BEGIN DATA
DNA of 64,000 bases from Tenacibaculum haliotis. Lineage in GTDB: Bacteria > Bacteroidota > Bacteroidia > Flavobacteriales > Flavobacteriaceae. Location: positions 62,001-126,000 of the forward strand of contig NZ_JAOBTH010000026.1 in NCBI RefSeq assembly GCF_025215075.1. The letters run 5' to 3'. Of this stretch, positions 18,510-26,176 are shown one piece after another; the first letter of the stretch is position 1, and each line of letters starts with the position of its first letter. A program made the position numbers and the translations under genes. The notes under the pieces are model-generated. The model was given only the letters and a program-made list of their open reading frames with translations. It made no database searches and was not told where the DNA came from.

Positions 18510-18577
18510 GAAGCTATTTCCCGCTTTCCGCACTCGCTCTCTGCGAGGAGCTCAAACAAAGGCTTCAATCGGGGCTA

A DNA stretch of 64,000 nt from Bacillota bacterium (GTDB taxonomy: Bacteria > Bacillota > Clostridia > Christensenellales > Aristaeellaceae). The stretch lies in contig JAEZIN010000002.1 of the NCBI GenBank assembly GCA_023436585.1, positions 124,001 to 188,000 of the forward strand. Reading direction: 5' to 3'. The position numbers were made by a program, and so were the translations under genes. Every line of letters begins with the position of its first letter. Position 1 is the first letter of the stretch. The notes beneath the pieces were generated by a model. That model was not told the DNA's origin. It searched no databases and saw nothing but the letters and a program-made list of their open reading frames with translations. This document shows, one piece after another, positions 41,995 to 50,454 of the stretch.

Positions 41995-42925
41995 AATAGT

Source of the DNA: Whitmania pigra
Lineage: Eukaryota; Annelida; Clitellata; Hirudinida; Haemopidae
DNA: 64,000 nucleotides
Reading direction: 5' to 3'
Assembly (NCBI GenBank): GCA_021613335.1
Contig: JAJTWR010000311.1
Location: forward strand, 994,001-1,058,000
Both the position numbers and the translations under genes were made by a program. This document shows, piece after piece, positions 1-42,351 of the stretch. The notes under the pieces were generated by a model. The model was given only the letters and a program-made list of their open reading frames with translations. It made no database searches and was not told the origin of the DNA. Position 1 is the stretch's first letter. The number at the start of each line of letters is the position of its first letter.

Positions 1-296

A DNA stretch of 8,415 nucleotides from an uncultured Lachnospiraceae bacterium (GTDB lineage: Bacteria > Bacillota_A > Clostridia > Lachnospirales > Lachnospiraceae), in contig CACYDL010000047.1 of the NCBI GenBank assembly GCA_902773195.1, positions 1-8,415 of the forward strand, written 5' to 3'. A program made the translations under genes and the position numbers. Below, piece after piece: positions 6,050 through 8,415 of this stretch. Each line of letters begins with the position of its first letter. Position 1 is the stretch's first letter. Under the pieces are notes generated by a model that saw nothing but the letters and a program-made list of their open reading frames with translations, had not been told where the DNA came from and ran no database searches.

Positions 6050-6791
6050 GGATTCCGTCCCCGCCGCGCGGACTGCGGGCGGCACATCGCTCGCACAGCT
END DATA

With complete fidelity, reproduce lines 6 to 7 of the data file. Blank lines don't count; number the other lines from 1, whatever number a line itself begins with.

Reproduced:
41995 AATAGT

Source of the DNA: Whitmania pigra